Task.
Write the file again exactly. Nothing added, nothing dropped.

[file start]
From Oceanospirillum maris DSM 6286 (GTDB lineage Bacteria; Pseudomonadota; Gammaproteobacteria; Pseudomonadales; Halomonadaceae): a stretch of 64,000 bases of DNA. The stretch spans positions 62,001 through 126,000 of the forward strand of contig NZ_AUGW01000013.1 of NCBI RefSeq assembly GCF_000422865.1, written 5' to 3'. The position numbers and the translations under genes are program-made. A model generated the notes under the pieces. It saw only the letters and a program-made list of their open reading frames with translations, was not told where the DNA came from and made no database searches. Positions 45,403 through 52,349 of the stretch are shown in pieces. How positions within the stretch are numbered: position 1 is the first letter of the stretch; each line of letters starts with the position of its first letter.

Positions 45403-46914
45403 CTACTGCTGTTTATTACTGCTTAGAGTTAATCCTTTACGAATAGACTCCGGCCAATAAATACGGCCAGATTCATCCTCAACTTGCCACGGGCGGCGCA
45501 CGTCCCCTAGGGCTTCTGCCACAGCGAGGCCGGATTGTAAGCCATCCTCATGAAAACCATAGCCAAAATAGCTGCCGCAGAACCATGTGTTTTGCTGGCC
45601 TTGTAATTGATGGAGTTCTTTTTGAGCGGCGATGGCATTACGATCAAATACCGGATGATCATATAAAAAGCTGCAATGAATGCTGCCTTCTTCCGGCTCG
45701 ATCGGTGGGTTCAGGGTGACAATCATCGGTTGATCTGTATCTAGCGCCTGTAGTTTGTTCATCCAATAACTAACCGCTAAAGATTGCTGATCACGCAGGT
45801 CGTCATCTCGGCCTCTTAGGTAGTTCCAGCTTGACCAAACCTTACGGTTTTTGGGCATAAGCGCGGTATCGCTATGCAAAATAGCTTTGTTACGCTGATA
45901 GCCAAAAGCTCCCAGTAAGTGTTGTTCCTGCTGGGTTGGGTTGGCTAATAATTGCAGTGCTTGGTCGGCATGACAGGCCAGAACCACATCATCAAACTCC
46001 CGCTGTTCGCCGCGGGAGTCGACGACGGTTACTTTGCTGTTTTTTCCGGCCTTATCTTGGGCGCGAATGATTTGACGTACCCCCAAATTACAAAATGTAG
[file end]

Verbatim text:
From Oceanospirillum maris DSM 6286 (GTDB lineage Bacteria; Pseudomonadota; Gammaproteobacteria; Pseudomonadales; Halomonadaceae): a stretch of 64,000 bases of DNA. The stretch spans positions 62,001 through 126,000 of the forward strand of contig NZ_AUGW01000013.1 of NCBI RefSeq assembly GCF_000422865.1, written 5' to 3'. The position numbers and the translations under genes are program-made. A model generated the notes under the pieces. It saw only the letters and a program-made list of their open reading frames with translations, was not told where the DNA came from and made no database searches. Positions 45,403 through 52,349 of the stretch are shown in pieces. How positions within the stretch are numbered: position 1 is the first letter of the stretch; each line of letters starts with the position of its first letter.

Positions 45403-46914
45403 CTACTGCTGTTTATTACTGCTTAGAGTTAATCCTTTACGAATAGACTCCGGCCAATAAATACGGCCAGATTCATCCTCAACTTGCCACGGGCGGCGCA
45501 CGTCCCCTAGGGCTTCTGCCACAGCGAGGCCGGATTGTAAGCCATCCTCATGAAAACCATAGCCAAAATAGCTGCCGCAGAACCATGTGTTTTGCTGGCC
45601 TTGTAATTGATGGAGTTCTTTTTGAGCGGCGATGGCATTACGATCAAATACCGGATGATCATATAAAAAGCTGCAATGAATGCTGCCTTCTTCCGGCTCG
45701 ATCGGTGGGTTCAGGGTGACAATCATCGGTTGATCTGTATCTAGCGCCTGTAGTTTGTTCATCCAATAACTAACCGCTAAAGATTGCTGATCACGCAGGT
45801 CGTCATCTCGGCCTCTTAGGTAGTTCCAGCTTGACCAAACCTTACGGTTTTTGGGCATAAGCGCGGTATCGCTATGCAAAATAGCTTTGTTACGCTGATA
45901 GCCAAAAGCTCCCAGTAAGTGTTGTTCCTGCTGGGTTGGGTTGGCTAATAATTGCAGTGCTTGGTCGGCATGACAGGCCAGAACCACATCATCAAACTCC
46001 CGCTGTTCGCCGCGGGAGTCGACGACGGTTACTTTGCTGTTTTTTCCGGCCTTATCTTGGGCGCGAATGATTTGACGTACCCCCAAATTACAAAATGTAG